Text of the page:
No need for conspiracy: US seeks ‘regime preservation’ in Syria

by Charles Davis
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The problem I have with Seymour Hersh’s latest thinly and anonymously sourced conspiracy theory about Syria is not that I find it implausible that the U.S. government would conspire to preserve the regime of Syrian dictator Bashar al-Assad — by, in part, passing it intelligence on “jihadists” through a third party — but that we already know this is the case and need not rely on the word of a chatty “former adviser” to the Pentagon who happens to be friends with a famous journalist.

The real problem for Hersh and others like him these days is that ever since the Arab Spring came to Syria in 2011 they have cast in terms of conspiracy, abandoning class analysis to suggest it was, from the start, or damn near close it, a U.S-Israeli plot to effect regime change, not the predictable and indeed predicted result of authoritarian neoliberalism, poverty and the closing off of any means for Syrians to achieve meaningful reform through politics or pacifism.

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Debating Syria’s Future: Landis, Ghadbian, Whitson, Gelvin

This panel discussion on Syria’s future was held on 23 November in Denver at the 2015 Annual Meeting of the Middle East Studies Association (MESA). It featured Sarah Leah Whitson of Human Rights Watch, James Gelvin of UCLA, Joshua Landis of the University of Oklahoma, and Najib Ghadbian of the National Coalition of Syrian Revolution and Opposition Forces. I chaired and moderated. As I say in my introductory remarks, the questions explored in the discussion include:

  • How does Russia’s intervention in Syria change the equation?
  • How might the Paris attacks impact the geopolitical calculus—with France and Russia upgrading their assault on ISIS and the gap between Washington and Moscow regarding Syria’s future seemingly shrinking?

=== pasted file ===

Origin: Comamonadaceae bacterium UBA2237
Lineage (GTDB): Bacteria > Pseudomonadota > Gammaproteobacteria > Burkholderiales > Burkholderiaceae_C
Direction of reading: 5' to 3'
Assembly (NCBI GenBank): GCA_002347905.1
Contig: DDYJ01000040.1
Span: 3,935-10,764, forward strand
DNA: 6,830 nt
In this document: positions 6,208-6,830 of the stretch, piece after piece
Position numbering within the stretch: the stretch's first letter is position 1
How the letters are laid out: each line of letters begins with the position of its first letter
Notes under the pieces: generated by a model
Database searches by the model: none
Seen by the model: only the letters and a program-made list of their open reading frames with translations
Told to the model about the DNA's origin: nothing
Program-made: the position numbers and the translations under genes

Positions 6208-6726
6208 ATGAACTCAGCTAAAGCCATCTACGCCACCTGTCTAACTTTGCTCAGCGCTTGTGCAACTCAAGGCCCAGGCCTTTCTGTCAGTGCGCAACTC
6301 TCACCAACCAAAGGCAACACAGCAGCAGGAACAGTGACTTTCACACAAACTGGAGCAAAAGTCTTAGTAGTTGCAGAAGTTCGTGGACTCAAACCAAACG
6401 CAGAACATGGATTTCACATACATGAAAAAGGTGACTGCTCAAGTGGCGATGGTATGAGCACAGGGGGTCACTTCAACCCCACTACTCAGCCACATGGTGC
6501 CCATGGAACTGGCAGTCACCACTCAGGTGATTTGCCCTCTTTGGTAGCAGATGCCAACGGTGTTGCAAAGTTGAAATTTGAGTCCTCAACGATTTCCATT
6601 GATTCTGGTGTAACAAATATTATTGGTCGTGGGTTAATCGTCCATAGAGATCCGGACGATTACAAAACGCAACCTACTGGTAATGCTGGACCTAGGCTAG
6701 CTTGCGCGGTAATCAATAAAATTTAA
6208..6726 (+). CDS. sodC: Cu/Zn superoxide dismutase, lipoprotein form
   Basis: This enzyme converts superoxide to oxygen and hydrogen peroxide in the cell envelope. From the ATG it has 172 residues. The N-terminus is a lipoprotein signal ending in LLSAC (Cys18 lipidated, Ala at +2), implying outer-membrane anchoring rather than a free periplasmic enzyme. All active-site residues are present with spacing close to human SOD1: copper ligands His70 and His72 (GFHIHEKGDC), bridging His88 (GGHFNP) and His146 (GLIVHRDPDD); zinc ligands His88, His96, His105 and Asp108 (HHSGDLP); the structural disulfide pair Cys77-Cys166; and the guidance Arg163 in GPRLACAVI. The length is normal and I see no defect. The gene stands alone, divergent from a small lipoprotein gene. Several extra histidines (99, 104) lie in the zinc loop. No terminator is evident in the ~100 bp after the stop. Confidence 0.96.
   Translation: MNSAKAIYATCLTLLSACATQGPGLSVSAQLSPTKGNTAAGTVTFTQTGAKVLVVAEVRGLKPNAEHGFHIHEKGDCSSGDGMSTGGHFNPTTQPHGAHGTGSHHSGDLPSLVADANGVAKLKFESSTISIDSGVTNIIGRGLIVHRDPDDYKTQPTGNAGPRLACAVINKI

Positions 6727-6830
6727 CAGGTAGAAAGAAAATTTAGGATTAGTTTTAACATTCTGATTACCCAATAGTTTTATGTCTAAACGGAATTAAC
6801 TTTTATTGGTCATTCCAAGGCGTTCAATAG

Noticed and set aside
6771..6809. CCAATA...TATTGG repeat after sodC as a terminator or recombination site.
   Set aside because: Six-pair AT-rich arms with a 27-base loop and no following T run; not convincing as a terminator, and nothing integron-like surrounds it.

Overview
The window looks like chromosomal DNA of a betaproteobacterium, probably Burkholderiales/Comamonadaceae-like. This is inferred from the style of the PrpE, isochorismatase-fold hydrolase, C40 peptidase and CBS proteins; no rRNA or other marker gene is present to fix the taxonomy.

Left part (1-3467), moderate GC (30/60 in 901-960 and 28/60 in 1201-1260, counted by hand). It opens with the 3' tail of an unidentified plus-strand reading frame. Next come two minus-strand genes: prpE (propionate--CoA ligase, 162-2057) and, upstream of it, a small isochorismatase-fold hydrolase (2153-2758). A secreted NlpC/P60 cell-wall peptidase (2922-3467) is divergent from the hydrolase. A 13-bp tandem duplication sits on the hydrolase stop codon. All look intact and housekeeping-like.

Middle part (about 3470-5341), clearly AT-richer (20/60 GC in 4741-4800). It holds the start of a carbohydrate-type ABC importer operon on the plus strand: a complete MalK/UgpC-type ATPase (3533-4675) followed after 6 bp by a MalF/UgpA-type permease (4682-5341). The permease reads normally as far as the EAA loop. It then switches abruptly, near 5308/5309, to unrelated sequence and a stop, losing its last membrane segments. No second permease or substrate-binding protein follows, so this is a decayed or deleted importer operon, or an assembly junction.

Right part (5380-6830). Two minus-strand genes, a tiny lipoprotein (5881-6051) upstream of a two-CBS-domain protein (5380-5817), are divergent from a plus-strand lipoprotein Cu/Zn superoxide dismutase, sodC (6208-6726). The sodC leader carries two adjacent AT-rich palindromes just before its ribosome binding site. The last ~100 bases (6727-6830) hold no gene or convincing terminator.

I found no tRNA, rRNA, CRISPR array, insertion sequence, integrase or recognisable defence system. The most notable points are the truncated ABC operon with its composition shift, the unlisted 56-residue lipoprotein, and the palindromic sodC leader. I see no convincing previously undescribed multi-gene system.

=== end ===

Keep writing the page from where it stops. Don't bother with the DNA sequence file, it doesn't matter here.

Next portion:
• What might come of the Vienna peace talks set to begin in January?
  • Is Syria as a nation-state over? If so, what will emerge in its aftermath?
  • How can the carnage in Syria be brought to an end?

Watch:

The Legacy of Eqbal Ahmad

Eqbal-Ahmad-biography-coverSadly, Eqbal Ahmad is not as well remembered as he should be. Stuart Schaar’s marvelous new biography, Eqbal Ahmad: Critical Outsider in a Turbulent Agewill help rectify this unfortunate fact.

Among many other endeavours, Ahmad directed the Transnational Institute in Amsterdam, collaborated with Algerian revolutionaries, edited the journal Race & Classwrote a column for the Pakistani newspaper Dawn, and sat trial for conspiring to kidnap Henry Kissinger. He was a Third Worldist, an internationalist, and a humanist in the very best sense of those terms.

Richard Falk puts it felicitously:

Eqbal Ahmad was a remarkable human being as well as a seminal progressive political thinker. In this illuminating intellectual biography, Stuart Schaar brings his subject to life, drawing on their long, intimate friendship and shared scholarly engagement with the politics of the Middle East and the Islamic world. Above all, Ahmad grasped the toxic interplay between the maladies of postcolonialism and the persistent imperial ambitions of the West better than any of his contemporaries.

In November I had the pleasure of interviewing Schaar about his book for Middle East Dialoguesa video series produced by the Center for Middle East Studies at the University of Denver. Here it is.

Anti-Imperialism 2.0: Selective Sympathies, Dubious Friends

by Charles Davis

The new imperialism is caring a bit too much about the suffering of people who are being brutalized by a regime which is not currently an ally of the United States – and the new anti-imperialism is not giving a damn at all, solidarity that extends beyond the border permissible only if the drawing of attention to their plight could not possibly be used as ammunition by the “humanitarian” militarists of the American empire. The world, in this view, is divided into but two camps: those with America and those against it, with the good anti-imperialist’s outrage dialed up if the atrocity can be linked to the United States, as well it should be, but dialed down to total silence if it’s not.